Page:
I appreciate a movie that is deliberately ambiguous, as opposed to the sledge-hammer like preachy-ness of so much Hollywood fare, like The Day After Tomorrow, or the remake of The Day the Earth Stood Still.

HST, I don’t mind a movie with a deliberate message, if it is gently delivered, as if to an intelligent life form. Especially if it’s the right (Gospel) message!

Now, if we could just get them to do a big-budget movie about Noah, with Ken Ham, Michael J. Oard, and John Woodmorappe as technical advisors!

(c:

The Squirrel

Everyday Mommy said...

I've purposely not read this post beyond the Les Stroud vs. Bear Grylls section as I plan to take in the movie per your recommendation soitbetterbeworththeeightbucksi'mjustsayin'. However, they're predicting a major winter storm for us tonight and tomorrow so Everyday Mommy and Daddy prolly won't be taking in more than PPV this weekend.

Everyday Mommy said...

p.s. The Everydays vote Bear Grylls. Les is much too whiny. We call him WhinerMan. It would be like my husband setting up a video camera while he mows the lawn and stopping every ten minutes to put his nose on the lens and tell you how hot and tired and miserable he is.

DJP said...

LOL

Okay, I will at least make this rule.

Anyone who wants to weigh in on Bear Vs. Les also has to comment on the interview.

Which, you're good, EM.

Herding Grasshoppers said...

I just have to say that comments like this,

Ryne agreed with my suggestion that Knowing is something like a cinematical Rorshach test, in that what people "see" may or may not say much about the picture, but does say a lot about them.

are an interesting counterpoint to your "Next" series over at Pyro.

Michelle said...

I can't remember the last time I saw a movie in the theatre (gotta get out more), but as one of your faithful readers, I would like to see this one on the big screen in your honour (he's influential, Mr Pearson).

I did see the elephant-dung-being-squeezed-for-drinking-water episode. Eeeew.

DJP said...

Wow. You must tell me what you think, after.

Herding Grasshoppers said...

I can relate with Michelle - hardly ever go out to see movies. I don't usually mind waiting for the DVD, as opposed to paying theater prices, but now I'm intrigued. I sense a date-night coming on :0)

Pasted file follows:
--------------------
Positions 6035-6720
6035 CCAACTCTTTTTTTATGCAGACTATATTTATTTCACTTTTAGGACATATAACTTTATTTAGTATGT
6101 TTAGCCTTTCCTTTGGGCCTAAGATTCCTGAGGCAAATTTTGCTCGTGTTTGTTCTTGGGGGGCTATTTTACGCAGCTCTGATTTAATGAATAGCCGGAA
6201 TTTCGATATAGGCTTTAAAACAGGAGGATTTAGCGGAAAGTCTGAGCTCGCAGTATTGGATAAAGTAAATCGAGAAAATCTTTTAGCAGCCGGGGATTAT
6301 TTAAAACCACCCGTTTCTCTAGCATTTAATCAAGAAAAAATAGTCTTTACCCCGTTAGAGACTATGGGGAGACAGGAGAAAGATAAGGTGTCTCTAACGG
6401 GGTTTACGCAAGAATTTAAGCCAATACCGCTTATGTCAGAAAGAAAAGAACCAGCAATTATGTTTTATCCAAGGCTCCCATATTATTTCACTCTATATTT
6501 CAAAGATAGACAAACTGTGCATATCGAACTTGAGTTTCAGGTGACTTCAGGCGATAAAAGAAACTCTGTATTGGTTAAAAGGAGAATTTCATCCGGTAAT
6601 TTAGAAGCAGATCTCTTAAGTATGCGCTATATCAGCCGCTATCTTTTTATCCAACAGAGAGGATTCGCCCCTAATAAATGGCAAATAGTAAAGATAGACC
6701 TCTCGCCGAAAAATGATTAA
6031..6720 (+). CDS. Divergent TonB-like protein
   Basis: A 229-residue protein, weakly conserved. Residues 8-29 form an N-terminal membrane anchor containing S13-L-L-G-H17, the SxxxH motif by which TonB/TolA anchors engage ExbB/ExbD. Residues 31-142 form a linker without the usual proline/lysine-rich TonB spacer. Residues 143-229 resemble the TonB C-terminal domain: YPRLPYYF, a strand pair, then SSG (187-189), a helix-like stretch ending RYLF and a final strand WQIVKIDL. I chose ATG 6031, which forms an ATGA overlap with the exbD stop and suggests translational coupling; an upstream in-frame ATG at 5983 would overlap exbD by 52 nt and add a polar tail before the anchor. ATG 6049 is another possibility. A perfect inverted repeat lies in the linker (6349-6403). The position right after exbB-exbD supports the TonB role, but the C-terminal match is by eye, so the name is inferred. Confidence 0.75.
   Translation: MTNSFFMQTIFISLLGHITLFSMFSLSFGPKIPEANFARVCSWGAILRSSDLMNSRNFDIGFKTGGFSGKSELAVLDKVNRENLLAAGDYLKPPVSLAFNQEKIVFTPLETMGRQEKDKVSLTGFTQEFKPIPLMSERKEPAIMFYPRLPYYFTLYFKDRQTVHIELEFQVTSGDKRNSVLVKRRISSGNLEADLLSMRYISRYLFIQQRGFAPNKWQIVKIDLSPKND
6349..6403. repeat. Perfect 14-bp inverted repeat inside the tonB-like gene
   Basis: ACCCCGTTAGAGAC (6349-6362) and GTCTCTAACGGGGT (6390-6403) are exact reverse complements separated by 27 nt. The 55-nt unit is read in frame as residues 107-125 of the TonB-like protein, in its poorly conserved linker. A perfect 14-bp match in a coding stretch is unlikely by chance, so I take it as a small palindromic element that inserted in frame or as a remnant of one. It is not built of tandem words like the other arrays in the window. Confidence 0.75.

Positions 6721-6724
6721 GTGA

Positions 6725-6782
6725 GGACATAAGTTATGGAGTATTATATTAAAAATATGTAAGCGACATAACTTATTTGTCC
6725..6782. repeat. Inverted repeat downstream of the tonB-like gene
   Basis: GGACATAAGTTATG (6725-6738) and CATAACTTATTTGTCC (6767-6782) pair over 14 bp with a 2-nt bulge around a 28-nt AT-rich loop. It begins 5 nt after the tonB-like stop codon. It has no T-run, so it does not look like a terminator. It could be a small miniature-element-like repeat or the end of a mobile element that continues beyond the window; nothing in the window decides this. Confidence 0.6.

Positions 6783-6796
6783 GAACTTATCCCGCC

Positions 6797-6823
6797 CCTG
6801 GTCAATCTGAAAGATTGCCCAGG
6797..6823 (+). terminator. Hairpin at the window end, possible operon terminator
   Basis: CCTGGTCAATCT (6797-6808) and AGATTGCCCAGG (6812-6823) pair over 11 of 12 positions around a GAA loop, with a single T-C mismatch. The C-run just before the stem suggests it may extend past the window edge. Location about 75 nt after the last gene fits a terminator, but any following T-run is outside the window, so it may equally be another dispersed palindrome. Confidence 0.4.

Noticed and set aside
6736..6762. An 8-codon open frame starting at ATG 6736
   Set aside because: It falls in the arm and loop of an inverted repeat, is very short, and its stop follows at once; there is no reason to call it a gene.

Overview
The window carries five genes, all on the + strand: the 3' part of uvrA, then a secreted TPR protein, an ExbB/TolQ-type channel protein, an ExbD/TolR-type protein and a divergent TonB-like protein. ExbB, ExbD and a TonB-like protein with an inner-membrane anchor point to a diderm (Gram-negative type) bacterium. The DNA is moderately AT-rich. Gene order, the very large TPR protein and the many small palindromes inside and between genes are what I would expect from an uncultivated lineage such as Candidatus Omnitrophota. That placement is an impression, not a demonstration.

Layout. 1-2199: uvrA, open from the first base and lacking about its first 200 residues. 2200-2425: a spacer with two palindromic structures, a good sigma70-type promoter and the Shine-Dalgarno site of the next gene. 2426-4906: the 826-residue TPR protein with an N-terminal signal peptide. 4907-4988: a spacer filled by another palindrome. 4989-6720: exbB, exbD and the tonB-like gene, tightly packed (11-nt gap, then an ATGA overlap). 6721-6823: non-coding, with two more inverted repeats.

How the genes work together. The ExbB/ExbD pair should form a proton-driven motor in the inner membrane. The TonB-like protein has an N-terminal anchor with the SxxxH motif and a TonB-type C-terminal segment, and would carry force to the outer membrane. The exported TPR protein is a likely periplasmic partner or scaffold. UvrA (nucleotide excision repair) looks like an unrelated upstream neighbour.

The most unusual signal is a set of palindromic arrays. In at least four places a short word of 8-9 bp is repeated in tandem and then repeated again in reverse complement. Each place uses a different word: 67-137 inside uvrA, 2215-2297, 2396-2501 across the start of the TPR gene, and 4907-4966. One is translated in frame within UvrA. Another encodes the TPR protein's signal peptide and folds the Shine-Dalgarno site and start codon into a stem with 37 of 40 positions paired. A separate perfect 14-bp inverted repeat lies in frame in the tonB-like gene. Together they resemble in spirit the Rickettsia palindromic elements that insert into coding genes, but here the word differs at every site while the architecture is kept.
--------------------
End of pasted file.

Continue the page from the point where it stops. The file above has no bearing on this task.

Ironically, however, we've postponed homeschool today as my husband is taking the boys to "Monsters vs. Aliens"... in 3D.

I somehow have resisted the temptation to join them, in favor of two quiet hours at home.

DJP said...

I want to see that movie, too.

My criteria are, generally, two:

1. Do I particularly want to support the movie financially, so there are more like it? (Fireproof)

2. Does it have sound, effects, etc., that are best experienced with big screen, big sound?

This movie is in the second category, to me.

As I'm thinking about it, I realize: I would have given it four stars, if I could have cared for the father and son characters as I did for the leads of Sixth Sense.

The Squirrel said...

"I... resisted the temptation to join them"

Oh, Julie, how could you not go! MvA has been on Mrs. Squirrel's & my list since we first saw the trailer on the Kung Fu Panda dvd! :-)

The Squirrel

Herding Grasshoppers said...

How could I not go? Well, chances are, when Grandpa and Grandma return from vacation the boys will talk Grandma into taking them again, and I'll go :0)

Still, if you have three delightful-but-always-noisy boys underfoot, you'll understand.

Dan, I'm with you on your criteria. Which is why we don't go to very many.

It's more difficult for family movies as Boy #2 is deaf in one ear and HoH in the other, so it's difficult to pick up a lot of dialog, especially with all the amplified sound effects. I end up spending one third of the movie explaining or repeating another third, and missing the last third.